Djokovic will debut against rival of the classification

The World Anti-Doping Agency (WADA) on Thursday approved a series of reforms aimed at giving athletes a greater voice in the decision-making process, although the changes were strongly criticized by activists who say they are not enough.

At a council meeting, WADA announced that it was adding two seats to its executive committee, one of them for an athletes representative. It also approved the creation of an independent ethics board and reformed the athletes council to give a broader group a voice in the appointment of its 20 members.

WADA approved an athlete mediator pilot program, which should provide independent advice to athletes dealing with doping issues

WADA approved an athlete mediator pilot program, which should provide independent advice to athletes dealing with doping issues.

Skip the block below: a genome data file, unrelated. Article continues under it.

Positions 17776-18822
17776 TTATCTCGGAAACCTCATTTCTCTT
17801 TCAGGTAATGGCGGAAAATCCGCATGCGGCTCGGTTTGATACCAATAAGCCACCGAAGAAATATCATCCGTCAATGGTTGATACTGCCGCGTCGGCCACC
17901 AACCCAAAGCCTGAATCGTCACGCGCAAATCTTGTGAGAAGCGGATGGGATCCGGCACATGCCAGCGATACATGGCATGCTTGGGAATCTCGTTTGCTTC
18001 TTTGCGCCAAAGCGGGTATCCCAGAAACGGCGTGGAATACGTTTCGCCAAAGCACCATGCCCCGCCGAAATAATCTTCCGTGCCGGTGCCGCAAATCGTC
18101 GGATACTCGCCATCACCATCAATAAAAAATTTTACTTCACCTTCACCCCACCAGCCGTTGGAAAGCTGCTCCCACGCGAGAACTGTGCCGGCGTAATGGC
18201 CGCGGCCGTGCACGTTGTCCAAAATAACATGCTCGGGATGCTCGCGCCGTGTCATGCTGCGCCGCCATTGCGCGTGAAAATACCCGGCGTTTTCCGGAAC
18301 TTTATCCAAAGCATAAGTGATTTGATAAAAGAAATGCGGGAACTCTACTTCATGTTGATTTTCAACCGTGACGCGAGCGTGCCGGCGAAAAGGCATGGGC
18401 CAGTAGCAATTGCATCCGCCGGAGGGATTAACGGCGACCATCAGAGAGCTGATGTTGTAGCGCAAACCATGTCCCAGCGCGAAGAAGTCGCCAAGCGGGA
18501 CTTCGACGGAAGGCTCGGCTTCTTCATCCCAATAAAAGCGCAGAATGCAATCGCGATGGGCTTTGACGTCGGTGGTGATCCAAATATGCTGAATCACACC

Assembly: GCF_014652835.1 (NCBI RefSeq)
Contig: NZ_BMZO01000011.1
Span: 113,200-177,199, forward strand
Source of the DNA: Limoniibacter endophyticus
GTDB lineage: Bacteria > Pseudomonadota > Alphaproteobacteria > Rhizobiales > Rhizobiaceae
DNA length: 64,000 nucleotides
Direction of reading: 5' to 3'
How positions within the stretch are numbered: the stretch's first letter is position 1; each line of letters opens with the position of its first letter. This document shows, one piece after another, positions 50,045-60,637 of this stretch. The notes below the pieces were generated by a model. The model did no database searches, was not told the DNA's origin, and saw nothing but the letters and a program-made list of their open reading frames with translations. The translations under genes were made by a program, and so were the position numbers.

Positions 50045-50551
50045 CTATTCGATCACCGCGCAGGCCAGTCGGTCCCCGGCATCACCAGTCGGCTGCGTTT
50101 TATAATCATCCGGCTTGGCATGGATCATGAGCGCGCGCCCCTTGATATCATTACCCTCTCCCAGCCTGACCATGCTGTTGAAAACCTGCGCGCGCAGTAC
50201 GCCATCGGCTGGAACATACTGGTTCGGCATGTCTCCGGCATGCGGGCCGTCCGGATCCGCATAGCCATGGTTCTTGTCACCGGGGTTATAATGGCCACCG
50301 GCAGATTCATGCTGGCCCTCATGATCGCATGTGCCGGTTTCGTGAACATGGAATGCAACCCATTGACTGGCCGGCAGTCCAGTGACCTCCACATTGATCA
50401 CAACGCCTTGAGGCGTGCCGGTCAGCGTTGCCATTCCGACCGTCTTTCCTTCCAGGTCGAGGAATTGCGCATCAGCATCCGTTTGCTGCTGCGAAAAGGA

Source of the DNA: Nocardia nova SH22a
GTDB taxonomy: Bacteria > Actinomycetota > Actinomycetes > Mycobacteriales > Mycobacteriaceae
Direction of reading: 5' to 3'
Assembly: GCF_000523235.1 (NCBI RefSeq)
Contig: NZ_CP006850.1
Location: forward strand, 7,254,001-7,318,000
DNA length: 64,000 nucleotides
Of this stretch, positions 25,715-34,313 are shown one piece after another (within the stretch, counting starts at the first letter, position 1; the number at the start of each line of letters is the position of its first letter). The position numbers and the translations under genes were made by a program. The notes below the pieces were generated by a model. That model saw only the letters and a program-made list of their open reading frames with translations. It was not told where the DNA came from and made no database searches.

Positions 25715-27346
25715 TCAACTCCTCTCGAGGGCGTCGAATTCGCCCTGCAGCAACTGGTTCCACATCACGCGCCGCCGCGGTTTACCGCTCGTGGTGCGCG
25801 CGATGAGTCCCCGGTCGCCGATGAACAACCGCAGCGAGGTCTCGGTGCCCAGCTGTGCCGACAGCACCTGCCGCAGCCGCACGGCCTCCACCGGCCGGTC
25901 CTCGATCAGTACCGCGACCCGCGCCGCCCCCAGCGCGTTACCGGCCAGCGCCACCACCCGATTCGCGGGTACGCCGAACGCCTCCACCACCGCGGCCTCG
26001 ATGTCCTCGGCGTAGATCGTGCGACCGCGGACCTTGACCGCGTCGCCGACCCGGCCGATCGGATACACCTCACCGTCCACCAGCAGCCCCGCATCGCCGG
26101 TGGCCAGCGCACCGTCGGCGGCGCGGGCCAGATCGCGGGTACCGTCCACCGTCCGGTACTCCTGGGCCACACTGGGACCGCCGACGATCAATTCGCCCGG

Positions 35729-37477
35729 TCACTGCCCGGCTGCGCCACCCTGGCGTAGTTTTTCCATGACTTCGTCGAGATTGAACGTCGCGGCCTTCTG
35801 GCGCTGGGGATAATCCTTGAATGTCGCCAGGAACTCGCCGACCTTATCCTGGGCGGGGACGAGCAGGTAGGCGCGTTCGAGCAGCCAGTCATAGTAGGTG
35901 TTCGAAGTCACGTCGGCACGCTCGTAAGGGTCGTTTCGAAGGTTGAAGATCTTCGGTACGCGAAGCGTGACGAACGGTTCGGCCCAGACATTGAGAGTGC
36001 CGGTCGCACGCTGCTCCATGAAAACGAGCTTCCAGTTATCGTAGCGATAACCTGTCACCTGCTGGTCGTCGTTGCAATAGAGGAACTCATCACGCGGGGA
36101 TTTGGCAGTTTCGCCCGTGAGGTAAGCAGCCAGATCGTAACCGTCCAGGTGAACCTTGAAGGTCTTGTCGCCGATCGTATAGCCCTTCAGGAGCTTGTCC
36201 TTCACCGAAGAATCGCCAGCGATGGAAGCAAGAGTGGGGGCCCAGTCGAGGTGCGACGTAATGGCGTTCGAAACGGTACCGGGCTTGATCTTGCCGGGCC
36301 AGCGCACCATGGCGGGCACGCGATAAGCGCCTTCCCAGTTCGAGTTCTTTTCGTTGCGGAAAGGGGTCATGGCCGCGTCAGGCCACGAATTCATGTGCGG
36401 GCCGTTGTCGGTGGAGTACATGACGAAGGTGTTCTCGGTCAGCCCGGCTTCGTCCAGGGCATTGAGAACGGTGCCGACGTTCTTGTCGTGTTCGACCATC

Several groups of athletes issued a statement criticizing the changes, saying they are merely cosmetic. One of their main complaints is that the key decision-making bodies continue to be made up of members of the International Olympic Committee, which accounts for half of WADA’s funding. The governments of the world provide the other half.

“WADA should not be controlled or governed by anyone with an interest in the economics of sports competition if it is to be considered legitimate,” said a statement prepared on behalf of four different groups of athletes, including Global Athlete.

WADA’s independence has come under scrutiny in the past decade, in which a doping scandal in Russia rocked the anti-doping movement and led critics to question whether the global regulator was being too tolerant of Russia at the request of the IOC.

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